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Pace of Angolan returns from Zambia slower than expected, says UNHCR

Pace of Angolan returns from Zambia slower than expected, says UNHCR

Only one-fifth of this year's expected number has returned to Angola so far due to logistical problems like poor road conditions, broken bridges and the presence of landmines. But increased airlift capacity could bring numbers up.
17 September 2004
More airlifts between Zambia's Mongu to Angola's Lumbala N'Guimbo town could boost the number of Angolan returnees.

LUSAKA, Zambia, Sept 17 (UNHCR) - Logistical problems have slowed down the pace of refugee returns from Zambia to Angola, with only a fifth of the expected number repatriating so far this year, the UN refugee agency conceded on Friday.

"The pace of returns in our voluntary repatriation programme to assist Angolan refugees from Zambia back home is proving slower than originally hoped because of continued problems of poor access by road, both from Zambia to Angola, and within the country," UNHCR spokesman Ron Redmond told reporters at a news briefing in Geneva on Friday.

UNHCR started its second repatriation season to Angola in mid-June. It had planned to assist 40,000 Angolan refugees home from Zambia before the rainy season starts in November, but only 8,354 have returned so far this year. Zambia hosted a total of 71,420 Angolan refugees in camps and settlements at the start of repatriation season this year.

Most of the returnees have gone home on UNHCR convoys through two land corridors - from Meheba in Zambia to Cazombo in Angola, and from Meheba to Luau and Luena in Angola. However, noted Redmond, "Angolan roads are in bad condition, bridges are broken and there are problems with landmines."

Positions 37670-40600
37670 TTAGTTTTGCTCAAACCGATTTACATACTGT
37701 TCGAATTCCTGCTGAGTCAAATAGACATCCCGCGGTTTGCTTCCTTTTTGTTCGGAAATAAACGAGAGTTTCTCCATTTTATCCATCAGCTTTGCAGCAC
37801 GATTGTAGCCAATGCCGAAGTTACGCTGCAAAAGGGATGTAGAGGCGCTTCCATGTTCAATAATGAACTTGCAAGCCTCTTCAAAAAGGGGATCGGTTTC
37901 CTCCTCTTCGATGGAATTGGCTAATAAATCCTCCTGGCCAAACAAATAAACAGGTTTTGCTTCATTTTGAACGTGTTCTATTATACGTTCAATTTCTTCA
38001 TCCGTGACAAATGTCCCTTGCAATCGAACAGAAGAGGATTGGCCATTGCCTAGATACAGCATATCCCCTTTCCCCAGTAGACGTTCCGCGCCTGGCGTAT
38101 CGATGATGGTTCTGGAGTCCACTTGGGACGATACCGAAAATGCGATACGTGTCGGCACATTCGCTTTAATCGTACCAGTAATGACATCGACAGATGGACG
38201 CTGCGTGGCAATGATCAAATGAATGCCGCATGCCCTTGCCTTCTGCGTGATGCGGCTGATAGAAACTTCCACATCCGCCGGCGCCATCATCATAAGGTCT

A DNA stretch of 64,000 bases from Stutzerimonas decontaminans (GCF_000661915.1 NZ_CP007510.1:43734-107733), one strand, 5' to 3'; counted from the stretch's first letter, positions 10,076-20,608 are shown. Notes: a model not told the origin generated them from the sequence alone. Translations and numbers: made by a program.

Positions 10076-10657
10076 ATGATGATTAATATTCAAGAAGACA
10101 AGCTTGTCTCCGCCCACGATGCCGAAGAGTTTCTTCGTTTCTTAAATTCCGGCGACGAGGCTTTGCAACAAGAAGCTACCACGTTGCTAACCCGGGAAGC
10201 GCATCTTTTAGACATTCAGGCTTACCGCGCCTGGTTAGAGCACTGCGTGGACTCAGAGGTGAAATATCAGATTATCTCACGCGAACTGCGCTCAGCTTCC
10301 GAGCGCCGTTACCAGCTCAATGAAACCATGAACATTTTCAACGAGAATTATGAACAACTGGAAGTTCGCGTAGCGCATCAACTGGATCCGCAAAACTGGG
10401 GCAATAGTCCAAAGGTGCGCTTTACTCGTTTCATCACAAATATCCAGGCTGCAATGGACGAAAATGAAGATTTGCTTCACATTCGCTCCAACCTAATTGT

Airlifts are used where areas of return are not accessible by road. There are currently two air routes - from Zambia's Mongu to eastern Angola's Lumbala N'Guimbo town, and from Mongu to Huambo in the central highlands of Angola.

"Currently only one plane is operating the airlift and UNHCR is working with the International Organization for Migration to charter a second aircraft," said Redmond. He added that IOM said it could fly up to 20,500 refugees home but warned that the airlift may grind to a halt once heavy rains affect runway conditions in Lumbala N'Guimbo.

UNHCR and the governments of Zambia and Angola are discussing these issues at a tripartite meeting now underway in Lusaka.

Voluntary repatriation to Angola is also ongoing from Namibia and the Democratic Republic of the Congo (DRC), with 2,161 returning on UNHCR convoys from Namibia and 9,906 from the DRC so far this year.

To boost returns from these two major asylum countries, UNHCR plans to start an airlift from Namibia to Huambo next week, and to open another land corridor from the DRC to Uíge province in northern Angola soon.

In all, more than 100,000 Angolan refugees have been assisted home by UNHCR since the voluntary repatriation programme started in June last year.

Another estimated 150,000 have returned to Angola on their own since the peace accords of April 2002 ended three decades of civil war.

This leaves an estimated 200,000 Angolan refugees still in the DRC, Zambia, Namibia and the Republic of Congo, plus another 14,000 in South Africa and Botswana.